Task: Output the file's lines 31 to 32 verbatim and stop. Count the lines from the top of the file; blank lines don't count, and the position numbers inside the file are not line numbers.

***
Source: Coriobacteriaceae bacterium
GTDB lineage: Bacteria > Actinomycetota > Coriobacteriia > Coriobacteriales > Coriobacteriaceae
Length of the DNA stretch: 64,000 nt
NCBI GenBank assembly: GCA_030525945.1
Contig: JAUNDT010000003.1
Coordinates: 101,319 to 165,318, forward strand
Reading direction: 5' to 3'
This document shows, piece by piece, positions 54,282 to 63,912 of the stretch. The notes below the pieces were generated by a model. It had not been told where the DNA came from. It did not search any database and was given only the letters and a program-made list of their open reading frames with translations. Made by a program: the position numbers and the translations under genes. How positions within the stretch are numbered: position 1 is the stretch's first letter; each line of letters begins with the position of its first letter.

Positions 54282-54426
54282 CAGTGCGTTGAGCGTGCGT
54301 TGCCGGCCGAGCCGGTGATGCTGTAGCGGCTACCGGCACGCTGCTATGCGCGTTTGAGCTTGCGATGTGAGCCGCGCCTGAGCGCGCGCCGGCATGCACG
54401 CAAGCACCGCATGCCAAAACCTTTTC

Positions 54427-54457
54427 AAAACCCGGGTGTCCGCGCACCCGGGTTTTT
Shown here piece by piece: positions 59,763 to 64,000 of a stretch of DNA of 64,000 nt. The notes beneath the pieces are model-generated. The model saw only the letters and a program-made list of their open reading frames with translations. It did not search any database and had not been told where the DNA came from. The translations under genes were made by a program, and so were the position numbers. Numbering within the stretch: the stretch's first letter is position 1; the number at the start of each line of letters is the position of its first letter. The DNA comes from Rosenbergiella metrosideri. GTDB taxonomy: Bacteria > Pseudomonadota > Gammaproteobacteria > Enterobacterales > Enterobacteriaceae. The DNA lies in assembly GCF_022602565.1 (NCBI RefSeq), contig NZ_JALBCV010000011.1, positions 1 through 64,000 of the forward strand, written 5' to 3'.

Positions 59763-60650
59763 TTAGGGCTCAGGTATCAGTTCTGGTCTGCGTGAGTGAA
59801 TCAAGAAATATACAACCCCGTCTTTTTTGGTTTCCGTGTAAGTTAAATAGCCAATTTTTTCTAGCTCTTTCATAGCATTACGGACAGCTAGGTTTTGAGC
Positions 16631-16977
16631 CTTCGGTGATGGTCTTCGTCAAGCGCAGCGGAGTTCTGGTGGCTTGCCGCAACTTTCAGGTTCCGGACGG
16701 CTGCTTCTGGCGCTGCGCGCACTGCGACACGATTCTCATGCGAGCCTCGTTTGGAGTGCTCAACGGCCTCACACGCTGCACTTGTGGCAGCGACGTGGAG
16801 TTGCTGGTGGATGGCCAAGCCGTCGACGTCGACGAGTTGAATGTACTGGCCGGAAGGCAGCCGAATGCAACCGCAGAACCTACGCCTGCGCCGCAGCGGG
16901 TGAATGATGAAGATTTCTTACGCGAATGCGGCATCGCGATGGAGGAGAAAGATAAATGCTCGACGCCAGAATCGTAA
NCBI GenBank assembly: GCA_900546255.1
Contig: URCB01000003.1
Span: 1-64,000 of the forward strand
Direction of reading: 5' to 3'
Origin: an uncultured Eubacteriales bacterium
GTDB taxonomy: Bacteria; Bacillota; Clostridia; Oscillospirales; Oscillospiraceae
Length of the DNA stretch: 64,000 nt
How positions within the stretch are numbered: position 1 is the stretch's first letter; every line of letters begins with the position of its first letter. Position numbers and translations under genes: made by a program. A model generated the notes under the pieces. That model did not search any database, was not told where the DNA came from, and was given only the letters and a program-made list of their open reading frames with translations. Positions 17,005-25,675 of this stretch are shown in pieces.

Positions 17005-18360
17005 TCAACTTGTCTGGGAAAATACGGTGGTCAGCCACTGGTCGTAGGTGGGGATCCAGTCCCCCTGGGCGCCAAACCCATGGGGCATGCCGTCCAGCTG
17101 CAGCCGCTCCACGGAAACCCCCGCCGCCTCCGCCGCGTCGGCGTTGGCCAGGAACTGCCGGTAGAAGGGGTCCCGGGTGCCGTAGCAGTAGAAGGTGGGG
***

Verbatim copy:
How positions within the stretch are numbered: position 1 is the stretch's first letter; every line of letters begins with the position of its first letter. Position numbers and translations under genes: made by a program. A model generated the notes under the pieces. That model did not search any database, was not told where the DNA came from, and was given only the letters and a program-made list of their open reading frames with translations. Positions 17,005-25,675 of this stretch are shown in pieces.

Positions 17005-18360